Habits Die Hard

by Linda Simoni-Wastila

The radiologist's fingers glow against the back-lit film, red rivers tracing blackened craters of the paranasal sinus. Pulse jack-hammering at his jaw-line, my father leans toward the x-ray. I reach for his hand, bird bones in mine; although radiation and chemo rendered him a wraith, his fingertips quaver from adrenalin. 
"The tumor has shrunk," the doctor says.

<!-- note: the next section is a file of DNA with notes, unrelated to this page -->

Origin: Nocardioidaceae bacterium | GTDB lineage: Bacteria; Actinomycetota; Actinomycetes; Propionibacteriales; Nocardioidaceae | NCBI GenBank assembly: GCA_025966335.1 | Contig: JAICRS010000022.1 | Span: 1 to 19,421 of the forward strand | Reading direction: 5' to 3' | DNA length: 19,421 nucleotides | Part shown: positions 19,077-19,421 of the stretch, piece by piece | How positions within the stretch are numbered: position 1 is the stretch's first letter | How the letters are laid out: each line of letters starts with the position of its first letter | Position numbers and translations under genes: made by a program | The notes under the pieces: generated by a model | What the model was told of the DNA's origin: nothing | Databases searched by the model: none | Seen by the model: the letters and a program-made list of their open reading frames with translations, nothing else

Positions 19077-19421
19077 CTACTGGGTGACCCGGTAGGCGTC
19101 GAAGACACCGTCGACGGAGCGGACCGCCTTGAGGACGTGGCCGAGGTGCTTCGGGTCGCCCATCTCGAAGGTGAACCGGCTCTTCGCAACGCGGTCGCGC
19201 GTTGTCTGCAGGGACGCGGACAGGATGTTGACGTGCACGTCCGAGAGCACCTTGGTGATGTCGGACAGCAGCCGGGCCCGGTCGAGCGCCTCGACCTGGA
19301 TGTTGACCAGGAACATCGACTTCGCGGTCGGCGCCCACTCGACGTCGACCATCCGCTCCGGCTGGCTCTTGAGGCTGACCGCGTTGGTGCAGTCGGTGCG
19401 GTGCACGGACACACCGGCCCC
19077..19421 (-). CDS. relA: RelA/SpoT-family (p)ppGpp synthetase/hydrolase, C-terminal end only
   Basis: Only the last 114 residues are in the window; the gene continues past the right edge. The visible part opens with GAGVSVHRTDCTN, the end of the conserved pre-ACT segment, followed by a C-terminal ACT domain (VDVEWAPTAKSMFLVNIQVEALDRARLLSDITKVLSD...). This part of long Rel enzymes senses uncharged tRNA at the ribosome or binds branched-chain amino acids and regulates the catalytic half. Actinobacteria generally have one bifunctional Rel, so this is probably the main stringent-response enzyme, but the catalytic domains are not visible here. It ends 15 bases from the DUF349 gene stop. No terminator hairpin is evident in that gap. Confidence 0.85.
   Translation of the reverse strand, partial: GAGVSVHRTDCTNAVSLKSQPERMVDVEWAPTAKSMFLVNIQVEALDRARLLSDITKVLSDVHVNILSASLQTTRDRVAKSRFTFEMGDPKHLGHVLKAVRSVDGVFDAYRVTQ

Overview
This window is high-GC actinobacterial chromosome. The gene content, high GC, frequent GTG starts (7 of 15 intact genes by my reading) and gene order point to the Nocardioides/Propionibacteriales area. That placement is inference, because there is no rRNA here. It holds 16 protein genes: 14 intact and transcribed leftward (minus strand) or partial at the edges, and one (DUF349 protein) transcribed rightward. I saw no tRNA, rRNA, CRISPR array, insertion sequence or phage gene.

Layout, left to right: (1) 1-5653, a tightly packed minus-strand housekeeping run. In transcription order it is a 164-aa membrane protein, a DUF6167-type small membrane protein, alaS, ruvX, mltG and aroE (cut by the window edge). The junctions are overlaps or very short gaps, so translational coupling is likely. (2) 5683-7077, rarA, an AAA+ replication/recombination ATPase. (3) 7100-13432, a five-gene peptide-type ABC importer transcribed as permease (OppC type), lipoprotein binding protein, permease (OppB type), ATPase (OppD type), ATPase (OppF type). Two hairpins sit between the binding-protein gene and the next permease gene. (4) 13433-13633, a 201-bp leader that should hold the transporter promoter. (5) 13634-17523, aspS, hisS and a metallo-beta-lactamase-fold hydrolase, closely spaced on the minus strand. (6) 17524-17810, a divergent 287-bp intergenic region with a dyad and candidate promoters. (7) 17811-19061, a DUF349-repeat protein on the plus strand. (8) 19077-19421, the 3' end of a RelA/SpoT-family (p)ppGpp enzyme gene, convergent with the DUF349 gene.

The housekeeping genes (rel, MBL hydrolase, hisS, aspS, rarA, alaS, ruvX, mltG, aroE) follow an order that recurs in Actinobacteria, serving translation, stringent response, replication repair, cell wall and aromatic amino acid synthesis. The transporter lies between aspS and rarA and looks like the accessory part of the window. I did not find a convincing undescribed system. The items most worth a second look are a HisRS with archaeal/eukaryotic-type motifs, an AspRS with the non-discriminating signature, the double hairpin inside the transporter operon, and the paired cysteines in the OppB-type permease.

In an etherized daze, we stumble up, thank our caretaker and falter through halls stinking of sanitized despair. In the morning's cold blaze, my father tents his hand around the trembling flame, inhales. I pull my coat closer, prepare for the next battle.